Some say that should have saved Frank Solich from losing his job, the team still having a chance to hit the double-digit marks in wins. As quickly as the confidence was rekindled in the former NU fullback though, especially after a resounding win in Boulder against the Buffaloes, that was just as quickly replaced with shock, Solich fired immediately after.

Most of the year, there was some speculation about what Pederson would do concerning the staff as a whole and if Solich would indeed be relieved. After a humiliating loss to Texas and an even more humbling experience at home against Kansas State, the head coach's fate seemed etched in stone. The victory at Boulder did save him though, but that was just a factor in why Solich turned from would-be villain into a hero, albeit mostly in a sympathetic tone. The other factor was an article that would put Steve Pederson behind an eight-ball where he's still residing to this day.

The Lincoln Journal Star article that spoke of boosters calling out the A.D. for trying to secretly oust the current head coach. An article that painted Pederson as little more than a yes-man for the people with the right amount of money having his strings pulled to pull the strings on NU's current leader.

The motives behind why the article was even printed have been speculated upon openly and no doubt in conversations about and with the Lincoln Paper. What it did do though is paint Pederson as the Villain, Solich the victim and now his so-called inadequacies all forgotten because ‘the man' was out to get him.

So suddenly and even shockingly did all this take place including the appointment of the only non-Nebraska guy as the interim head coach, this was most assuredly a very calculated plan by Pederson, something he had apparently done plenty of on his plane right back to Lincoln.

Pederson admitted that even before he took the job as the A.D. of Nebraska, he might have been formulating a strategy even then. And, on the flight to Lincoln to accept the job, he doodled, drew and composed in his mind a template for the future.

Surely with the abrupt and decisive removal of Frank Solich, somewhere amidst the cocktail napkins, there strewn in with the sketches of facility upgrades had to be something about NU's future coach. Nobody would have believed that you could remove someone with a 9-3 record and not have an immediate plan ready to put into action.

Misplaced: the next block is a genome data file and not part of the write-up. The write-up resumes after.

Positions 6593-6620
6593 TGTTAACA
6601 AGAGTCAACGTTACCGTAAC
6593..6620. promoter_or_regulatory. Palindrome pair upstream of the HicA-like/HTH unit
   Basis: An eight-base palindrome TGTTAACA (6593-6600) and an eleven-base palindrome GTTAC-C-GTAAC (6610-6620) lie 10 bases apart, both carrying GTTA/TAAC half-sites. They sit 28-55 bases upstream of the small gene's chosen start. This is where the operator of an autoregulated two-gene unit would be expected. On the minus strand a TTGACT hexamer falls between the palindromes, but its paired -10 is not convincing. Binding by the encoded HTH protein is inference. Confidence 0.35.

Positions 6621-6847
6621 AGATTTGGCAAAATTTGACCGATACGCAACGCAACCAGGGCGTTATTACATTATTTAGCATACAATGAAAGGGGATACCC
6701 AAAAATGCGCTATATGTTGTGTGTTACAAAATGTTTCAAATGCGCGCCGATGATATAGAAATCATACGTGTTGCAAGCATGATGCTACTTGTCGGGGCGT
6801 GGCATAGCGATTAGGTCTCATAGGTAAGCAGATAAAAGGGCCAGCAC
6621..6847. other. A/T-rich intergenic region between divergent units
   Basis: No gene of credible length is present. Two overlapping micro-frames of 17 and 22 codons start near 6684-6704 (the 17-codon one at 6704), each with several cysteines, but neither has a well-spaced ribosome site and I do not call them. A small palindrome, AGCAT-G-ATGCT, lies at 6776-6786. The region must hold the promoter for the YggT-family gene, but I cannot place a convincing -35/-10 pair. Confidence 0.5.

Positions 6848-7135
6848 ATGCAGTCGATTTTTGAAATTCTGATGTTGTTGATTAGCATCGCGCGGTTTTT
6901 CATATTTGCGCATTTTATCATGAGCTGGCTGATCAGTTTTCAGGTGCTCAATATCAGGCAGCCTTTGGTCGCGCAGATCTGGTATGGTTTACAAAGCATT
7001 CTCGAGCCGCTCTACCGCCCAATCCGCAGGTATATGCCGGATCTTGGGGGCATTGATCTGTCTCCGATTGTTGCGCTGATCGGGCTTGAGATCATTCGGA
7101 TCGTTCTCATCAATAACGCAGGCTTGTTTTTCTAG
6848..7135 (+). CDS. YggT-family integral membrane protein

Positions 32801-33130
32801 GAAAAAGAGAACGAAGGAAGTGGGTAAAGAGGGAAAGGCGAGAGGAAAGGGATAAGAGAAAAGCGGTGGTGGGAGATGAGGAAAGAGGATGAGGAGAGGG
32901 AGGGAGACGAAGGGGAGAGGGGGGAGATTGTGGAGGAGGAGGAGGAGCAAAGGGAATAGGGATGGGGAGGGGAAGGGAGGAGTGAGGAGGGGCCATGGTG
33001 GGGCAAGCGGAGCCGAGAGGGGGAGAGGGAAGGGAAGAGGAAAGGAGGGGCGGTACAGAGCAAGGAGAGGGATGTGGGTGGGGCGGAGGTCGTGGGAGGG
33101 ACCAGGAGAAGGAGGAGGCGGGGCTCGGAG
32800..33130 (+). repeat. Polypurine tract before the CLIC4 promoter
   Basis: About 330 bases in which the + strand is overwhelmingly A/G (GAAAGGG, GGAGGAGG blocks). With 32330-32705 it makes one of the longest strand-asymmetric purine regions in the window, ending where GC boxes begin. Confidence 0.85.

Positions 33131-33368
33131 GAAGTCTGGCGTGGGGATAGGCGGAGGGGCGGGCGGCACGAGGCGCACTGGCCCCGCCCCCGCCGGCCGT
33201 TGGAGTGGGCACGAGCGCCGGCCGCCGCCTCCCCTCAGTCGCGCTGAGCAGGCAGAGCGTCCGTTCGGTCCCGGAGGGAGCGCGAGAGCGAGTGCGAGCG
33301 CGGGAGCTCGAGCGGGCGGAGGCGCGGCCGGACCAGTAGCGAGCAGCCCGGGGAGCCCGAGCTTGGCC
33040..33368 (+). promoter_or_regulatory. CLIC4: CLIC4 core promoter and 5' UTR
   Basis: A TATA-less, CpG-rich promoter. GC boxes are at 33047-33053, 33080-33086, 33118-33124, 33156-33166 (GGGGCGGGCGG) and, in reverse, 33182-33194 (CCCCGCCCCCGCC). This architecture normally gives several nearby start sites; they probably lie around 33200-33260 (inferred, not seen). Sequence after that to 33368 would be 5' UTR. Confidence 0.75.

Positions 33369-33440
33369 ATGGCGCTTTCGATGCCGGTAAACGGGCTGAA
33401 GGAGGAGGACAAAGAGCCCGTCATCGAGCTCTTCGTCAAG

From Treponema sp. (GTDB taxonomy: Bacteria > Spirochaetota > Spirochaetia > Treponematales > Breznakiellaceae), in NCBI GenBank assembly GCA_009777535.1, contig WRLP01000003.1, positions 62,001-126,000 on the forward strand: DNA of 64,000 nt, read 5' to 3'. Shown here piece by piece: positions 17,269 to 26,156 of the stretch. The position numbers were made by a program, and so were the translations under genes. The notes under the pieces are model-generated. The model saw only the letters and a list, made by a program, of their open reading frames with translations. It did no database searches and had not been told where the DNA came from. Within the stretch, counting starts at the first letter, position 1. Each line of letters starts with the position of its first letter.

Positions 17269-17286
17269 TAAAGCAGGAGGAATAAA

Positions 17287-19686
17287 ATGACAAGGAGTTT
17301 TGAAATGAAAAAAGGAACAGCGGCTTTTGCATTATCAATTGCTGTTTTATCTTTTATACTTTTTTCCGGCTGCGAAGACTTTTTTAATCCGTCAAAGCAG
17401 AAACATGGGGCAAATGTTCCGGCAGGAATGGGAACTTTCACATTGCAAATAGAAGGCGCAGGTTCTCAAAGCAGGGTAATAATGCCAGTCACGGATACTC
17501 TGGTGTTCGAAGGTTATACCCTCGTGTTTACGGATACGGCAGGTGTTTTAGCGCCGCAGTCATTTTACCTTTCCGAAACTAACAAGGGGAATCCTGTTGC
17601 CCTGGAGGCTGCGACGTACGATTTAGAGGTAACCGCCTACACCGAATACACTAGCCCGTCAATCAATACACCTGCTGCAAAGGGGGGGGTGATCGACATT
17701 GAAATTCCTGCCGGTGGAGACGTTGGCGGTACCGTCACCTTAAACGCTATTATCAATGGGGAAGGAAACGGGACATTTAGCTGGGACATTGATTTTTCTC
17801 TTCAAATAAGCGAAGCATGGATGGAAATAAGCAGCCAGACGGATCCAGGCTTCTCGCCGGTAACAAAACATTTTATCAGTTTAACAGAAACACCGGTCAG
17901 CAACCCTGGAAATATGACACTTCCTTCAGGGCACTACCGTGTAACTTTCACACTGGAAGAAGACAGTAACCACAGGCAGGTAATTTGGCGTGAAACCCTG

Then again.

As I write this, all Husker fans sit in waiting. As this is being typed, recruiting hangs on the edge of an abyss. While there is a bowl game yet to be played, the conjecture, speculation and pondering point to one simple question that resounds from one border of Nebraska to the other.

What in the hell is going on?

In somewhat of an ironic twist, the Lincoln Journal Star recently put out yet another article on the current Nebraska A.D. This piece though was one that recalled his work history, regaled his achievements throughout and had more than a few quotes from those he's worked with and for about how his apparent vanity was actually a vision waiting to happen.

It was that vision that propelled "Pitt" from virtual athletic obscurity into the prominence of a program reborn. A nearly 100 million dollar facility, the overall improvements in records of teams nearly across the board and many of his personnel decisions turning to be just what the program needed to get thrust back into the right direction.

While I would personally agree that Pederson's work history is indeed impressive and there's no reason that anyone should believe that he wouldn't have equal success here, but if his success were equal rather than proportionate, Pederson would be a failure in the end.

This isn't Pittsburgh.

In every job that Pederson has held prior to this aside from being the A.D. at Pittsburgh, he wasn't asked to take hold of an entire program and put it back on track. And, even at Pittsburgh, while the demands were great, in comparison to the job he holds right now, that's about the only thing that is the same. Pederson even admitted that when he took over at Pitt, there were no expectations. At Nebraska, there's really only one.

Be the best. Anything else, you are just wasting everyone's time.

That's a ton of pressure, but for someone that considers this state their home, pressure is a word that is woefully inadequate. It's not pressure. It's an absolute idea that you don't have the choice to succeed or not, you simply do. As a native of Nebraska, taking over the Nebraska program and at a time where it's most followed sport is in it's most tumultuous time in decades, you can't come in with a notion of how you might bring the program back, you come in with a plan to bring them back and all that way back to boot.